Why I Hate “Fun Investments”

Heard the term “fun investments”? I don’t like it. Because when it comes to investing, fun suggests frivolity. It suggests a laissez-faire attitude, and most worryingly it implies …

Heard the term “fun investments”?

I don’t like it.

Because when it comes to investing, fun suggests frivolity. It suggests a laissez-faire attitude, and most worryingly it implies that any returns you make are secondary to the amount of enjoyment you’ll be having.

The collectibles business is regularly branded as “fun”.

Over the coming months in this column I’m determined to prove to you that collectibles are investments to be taken seriously.

Don’t get me wrong – I’m no Scrooge.

There is no denying that owning a vintage bottle of Bordeaux, a rare stamp or historic manuscript can be extremely enjoyable, even, at a pinch, “fun”.

After all, a recent poll by Paul Fraser Collectibles found that 69% of collectibles buyers purchase for a combination of the sector’s investment potential and the joy of ownership.  

But I demand that any investment should be profit first followed by the pleasure of possession.

And a growing number of serious investors are looking beyond the fun label and diversifying into collectibles, with Barclays’ 2012 Wealth Insights report finding that “treasure assets” form 9.6% of HNWI’s net worth around the world.

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Foremost because of the potential gain, coupled with the sector’s low correlation to the turbulent equity markets.

Only then is this followed by the pleasure that comes from knowing you own a world rarity, as well as that ability to boast to your friends at the squash club.

And the world’s rarest autographs tick all the boxes.

Introducing the death spike

The top end of the autographs sector has historically provided excellent returns on investment.

The PFC40 Autograph Index, which tracks the 40 most sought after signatures, is up 14.03% pa between 2000 and 2012.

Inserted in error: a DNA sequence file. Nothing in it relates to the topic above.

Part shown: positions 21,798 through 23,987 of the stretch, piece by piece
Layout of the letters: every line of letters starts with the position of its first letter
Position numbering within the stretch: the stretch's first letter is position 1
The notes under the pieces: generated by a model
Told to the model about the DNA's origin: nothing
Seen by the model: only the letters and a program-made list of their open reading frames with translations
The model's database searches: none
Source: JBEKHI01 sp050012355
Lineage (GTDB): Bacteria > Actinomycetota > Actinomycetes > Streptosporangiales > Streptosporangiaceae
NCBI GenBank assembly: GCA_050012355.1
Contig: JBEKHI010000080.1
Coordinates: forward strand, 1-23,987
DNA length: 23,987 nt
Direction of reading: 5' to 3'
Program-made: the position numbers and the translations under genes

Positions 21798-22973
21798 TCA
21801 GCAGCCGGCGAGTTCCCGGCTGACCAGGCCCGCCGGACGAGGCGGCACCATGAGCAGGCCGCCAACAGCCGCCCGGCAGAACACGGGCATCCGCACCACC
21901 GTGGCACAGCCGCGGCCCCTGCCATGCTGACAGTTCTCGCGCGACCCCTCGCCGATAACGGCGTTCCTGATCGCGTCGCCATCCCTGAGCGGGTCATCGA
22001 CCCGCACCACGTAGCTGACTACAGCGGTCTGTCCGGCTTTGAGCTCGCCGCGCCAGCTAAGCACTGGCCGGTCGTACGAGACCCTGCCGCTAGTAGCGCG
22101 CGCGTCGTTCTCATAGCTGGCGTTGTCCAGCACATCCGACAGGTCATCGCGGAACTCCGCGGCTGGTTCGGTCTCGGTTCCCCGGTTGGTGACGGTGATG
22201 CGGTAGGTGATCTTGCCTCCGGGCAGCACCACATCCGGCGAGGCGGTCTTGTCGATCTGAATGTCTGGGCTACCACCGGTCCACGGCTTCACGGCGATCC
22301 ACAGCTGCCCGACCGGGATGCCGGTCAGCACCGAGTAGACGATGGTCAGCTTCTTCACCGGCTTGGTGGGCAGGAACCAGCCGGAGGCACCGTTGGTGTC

At £14,000 ($22,500), James Dean’s signature is the most valuable on the list. Why?

This is a market driven by supply and demand.

The public has mythologised Dean. There is subsequently a huge clamor for his memorabilia.

And with his tragic death at the age of just 24, when he had made only a handful of films, he had simply not been famous for sufficiently long to have signed many items.

It’s not much use to the departed, but death has a habit of enhancing demand, and subsequently, values for famous autographs.

And when a figure is sufficiently fascinating to the public, the commonly-seen initial spike in interest following their death can continue for many years, even decades.

We’ve seen it with both John Lennon, whose autograph is up 20.48% pa since 2000, as well as Princess Diana, whose signature has risen in value by 17.83% pa during the same time frame.

And we’re currently experiencing it with Neil Armstrong.

He has been the best performing signature in the past year. His autograph has grown in value by 26.05% between 2011 and 2012 – boosted in large part to the increase in interest following his death. It now stands at £7,500 ($12,000), yet demand for the first man on the Moon’s signature is so high that we could well see strong appreciation for many years to come.

Yet who are the names currently living that could see lasting gains in value for their signatures when they depart the scene?

3 living autographs to consider

Nelson Mandela, Fidel Castro and Muhammad Ali are all good possibilities.

All three have helped define the 20th and 21st centuries. All three are instantly recognisable around the world, and all three will still be talked about in 50 years’ time, such has been their impact upon the global stage.

Long-term profits through careful speculation? Now that’s my idea of fun.
Paul Fraser is the founder of Paul Fraser Collectibles, a UK-based company that specializes in high-end collectibles. It provides a free daily news service on the collectibles sector, read by collectors in more than 200 countries. To get in touch call +44 (0)117 933 9500 or email info@paulfrasercollectibles.com

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